Saturday, September 10, 2011

NASA snaps detailed flyover photos of moon landing sites

All images: NASA's Goddard Space Flight Center/ASU
These are some spectacular new photos from the Lunar Reconnaissance Orbiter (LRO) probe launched by NASA back in June of '09, which is still in service and snapping images of the moon's surface.

The craft has returned pictures showing imprints left behind by astronauts and their equipment on Apollo missions 12, 14, and 17. From NASA:
At the Apollo 17 site, the tracks laid down by the lunar rover are clearly visible, along with the last foot trails left on the moon. The images also show where the astronauts placed some of the scientific instruments that provided the first insight into the moon's environment and interior.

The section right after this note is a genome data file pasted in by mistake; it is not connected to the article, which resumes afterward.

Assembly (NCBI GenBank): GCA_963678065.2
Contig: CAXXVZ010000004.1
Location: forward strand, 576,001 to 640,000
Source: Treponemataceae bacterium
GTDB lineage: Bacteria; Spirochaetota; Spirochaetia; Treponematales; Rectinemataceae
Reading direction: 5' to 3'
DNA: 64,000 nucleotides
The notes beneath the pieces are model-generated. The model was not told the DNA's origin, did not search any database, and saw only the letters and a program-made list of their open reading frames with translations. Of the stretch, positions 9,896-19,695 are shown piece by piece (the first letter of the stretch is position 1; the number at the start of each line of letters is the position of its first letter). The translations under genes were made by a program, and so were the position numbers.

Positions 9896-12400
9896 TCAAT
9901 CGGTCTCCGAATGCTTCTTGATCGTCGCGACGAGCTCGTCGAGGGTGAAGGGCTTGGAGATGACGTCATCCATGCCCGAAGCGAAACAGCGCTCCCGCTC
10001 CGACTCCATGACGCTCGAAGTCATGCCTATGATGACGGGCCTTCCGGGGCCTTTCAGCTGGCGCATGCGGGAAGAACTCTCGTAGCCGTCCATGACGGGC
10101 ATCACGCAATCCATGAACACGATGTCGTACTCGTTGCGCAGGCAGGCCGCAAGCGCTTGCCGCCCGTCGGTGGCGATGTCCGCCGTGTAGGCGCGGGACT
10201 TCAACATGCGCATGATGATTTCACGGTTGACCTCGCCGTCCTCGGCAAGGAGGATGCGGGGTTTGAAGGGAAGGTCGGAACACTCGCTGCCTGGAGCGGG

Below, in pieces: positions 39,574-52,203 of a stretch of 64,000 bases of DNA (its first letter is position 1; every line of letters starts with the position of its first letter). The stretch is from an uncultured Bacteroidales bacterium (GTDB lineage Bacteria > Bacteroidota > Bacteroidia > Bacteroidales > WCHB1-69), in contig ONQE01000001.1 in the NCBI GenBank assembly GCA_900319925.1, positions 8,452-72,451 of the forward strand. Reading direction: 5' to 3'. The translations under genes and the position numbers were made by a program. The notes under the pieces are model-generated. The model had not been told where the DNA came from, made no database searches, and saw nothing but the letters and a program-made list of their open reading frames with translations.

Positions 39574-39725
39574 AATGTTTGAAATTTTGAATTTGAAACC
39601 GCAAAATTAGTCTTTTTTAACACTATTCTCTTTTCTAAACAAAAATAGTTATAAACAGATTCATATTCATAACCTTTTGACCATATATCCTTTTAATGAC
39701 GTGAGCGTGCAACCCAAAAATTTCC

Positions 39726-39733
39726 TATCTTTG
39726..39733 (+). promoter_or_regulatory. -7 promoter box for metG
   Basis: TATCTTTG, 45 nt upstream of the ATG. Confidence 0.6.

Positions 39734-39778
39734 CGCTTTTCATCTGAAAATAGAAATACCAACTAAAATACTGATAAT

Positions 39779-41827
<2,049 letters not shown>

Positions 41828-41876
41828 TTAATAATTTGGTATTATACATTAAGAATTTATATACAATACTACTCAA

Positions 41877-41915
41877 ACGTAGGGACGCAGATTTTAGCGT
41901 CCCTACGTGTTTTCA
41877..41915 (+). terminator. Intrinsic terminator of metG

"We can retrace the astronauts' steps with greater clarity to see where they took lunar samples," said Noah Petro, a lunar geologist at NASA's Goddard Space Flight Center in Greenbelt, Md., who is a member of the LRO project science team.

All three images show distinct trails left in the moon's thin soil when the astronauts exited the lunar modules and explored on foot. In the Apollo 17 image, the foot trails, including the last path made on the moon by humans, are easily distinguished from the dual tracks left by the lunar rover, which remains parked east of the lander.
While it's exciting to see that the equipment is still there, it's pretty awesome that the actual footpaths are also intact!

Check out more photos and the full story at NASA's site

Props to Beam Me Up

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